Those who could not be “beamed” become the “candidates” of direct intervention. For instance, with about 170 plus universities in Nigeria, over a million graduates are annually produced of which only about 10% get conventionally employed. Add this to the millions of the school leavers, the need for direct intervention becomes clearer and more urgent.

The NDE is an agency with the required capacity to deliver such intervention measures needed to douse the rising tension in the country at the moment. The Directorate possesses globally tested mechanisms of empowerment: imparting market driven skills, development of entrepreneurship skills, job counselling and advocacy.

As the government grapples with the problems, the short-term solution should in part be to adopt or boost existing labour sponge strategies, by removing idle hands from the street directly. The idle youths should be empowered with skills and resources to engage in economically rewarding activities in the shortest possible time.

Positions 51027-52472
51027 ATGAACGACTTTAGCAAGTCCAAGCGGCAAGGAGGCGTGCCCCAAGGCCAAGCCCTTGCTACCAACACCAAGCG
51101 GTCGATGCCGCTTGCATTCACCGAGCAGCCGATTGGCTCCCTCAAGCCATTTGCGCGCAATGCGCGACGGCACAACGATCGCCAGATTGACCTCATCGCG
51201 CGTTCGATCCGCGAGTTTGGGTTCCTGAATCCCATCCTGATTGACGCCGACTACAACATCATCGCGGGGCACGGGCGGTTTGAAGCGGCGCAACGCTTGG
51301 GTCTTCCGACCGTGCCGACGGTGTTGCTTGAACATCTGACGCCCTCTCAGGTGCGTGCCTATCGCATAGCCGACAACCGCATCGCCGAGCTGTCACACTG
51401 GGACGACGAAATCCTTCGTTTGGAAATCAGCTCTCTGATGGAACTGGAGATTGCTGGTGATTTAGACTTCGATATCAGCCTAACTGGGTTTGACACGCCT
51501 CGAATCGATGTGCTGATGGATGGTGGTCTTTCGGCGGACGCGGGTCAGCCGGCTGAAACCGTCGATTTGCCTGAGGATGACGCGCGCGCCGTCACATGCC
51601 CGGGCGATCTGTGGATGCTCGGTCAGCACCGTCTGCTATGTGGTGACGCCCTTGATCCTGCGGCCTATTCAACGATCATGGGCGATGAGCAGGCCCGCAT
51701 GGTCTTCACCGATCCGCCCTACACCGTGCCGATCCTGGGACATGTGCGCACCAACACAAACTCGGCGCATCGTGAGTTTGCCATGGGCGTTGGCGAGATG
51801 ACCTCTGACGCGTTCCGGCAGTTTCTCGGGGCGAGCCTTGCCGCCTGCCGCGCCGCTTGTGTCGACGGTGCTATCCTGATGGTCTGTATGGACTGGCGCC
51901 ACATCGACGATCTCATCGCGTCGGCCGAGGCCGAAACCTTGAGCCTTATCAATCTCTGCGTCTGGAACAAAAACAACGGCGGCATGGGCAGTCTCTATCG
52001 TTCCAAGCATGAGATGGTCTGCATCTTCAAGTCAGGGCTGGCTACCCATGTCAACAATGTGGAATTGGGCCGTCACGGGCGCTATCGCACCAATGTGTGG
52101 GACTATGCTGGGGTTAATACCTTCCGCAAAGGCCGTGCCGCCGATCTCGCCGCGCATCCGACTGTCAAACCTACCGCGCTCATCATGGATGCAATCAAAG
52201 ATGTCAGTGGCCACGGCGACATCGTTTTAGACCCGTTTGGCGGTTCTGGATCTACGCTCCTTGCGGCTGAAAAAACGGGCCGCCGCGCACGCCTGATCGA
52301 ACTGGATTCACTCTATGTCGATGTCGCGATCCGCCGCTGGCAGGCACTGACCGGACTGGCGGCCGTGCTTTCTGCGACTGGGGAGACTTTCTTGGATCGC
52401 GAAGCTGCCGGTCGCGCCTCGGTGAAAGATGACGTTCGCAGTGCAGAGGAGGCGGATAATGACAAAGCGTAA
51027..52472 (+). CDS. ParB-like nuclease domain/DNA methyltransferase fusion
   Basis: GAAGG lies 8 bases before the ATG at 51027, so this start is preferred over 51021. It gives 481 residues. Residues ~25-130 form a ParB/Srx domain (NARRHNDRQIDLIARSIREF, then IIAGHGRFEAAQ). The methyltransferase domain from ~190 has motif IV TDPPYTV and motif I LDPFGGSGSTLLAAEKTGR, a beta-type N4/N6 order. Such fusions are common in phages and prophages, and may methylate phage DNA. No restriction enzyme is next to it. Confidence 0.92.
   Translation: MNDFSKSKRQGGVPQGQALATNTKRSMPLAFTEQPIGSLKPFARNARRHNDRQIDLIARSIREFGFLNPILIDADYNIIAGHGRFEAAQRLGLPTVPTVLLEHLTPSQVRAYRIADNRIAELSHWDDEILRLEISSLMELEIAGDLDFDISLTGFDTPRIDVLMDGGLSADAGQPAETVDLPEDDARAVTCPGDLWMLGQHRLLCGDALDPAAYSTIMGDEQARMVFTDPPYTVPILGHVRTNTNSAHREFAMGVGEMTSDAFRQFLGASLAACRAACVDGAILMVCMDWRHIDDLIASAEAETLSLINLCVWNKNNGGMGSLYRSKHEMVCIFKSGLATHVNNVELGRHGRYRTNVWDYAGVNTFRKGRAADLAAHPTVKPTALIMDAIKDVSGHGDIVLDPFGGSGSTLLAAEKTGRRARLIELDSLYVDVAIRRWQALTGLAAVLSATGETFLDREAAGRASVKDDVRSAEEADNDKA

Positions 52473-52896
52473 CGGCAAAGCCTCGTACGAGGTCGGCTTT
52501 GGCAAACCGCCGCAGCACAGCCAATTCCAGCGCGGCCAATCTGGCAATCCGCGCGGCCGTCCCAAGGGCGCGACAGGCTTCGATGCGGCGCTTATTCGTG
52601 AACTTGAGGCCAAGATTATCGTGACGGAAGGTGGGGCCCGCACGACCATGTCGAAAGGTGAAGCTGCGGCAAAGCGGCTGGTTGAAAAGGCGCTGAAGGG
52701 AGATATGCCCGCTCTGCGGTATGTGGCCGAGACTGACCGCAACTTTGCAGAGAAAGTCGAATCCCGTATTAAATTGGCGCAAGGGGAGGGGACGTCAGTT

Government at all levels must utilize this globally tested approach at this dire period. It is very sacrosanct and immediate action is highly needed. It is however important to note that the problem of job creation is not in the number of institutions but the poor policy framework that guides their operations. It is time for change given the growing threat of unemployment and poverty in the country. The government should by rational consideration empower the NDE and related agencies to take up the challenge.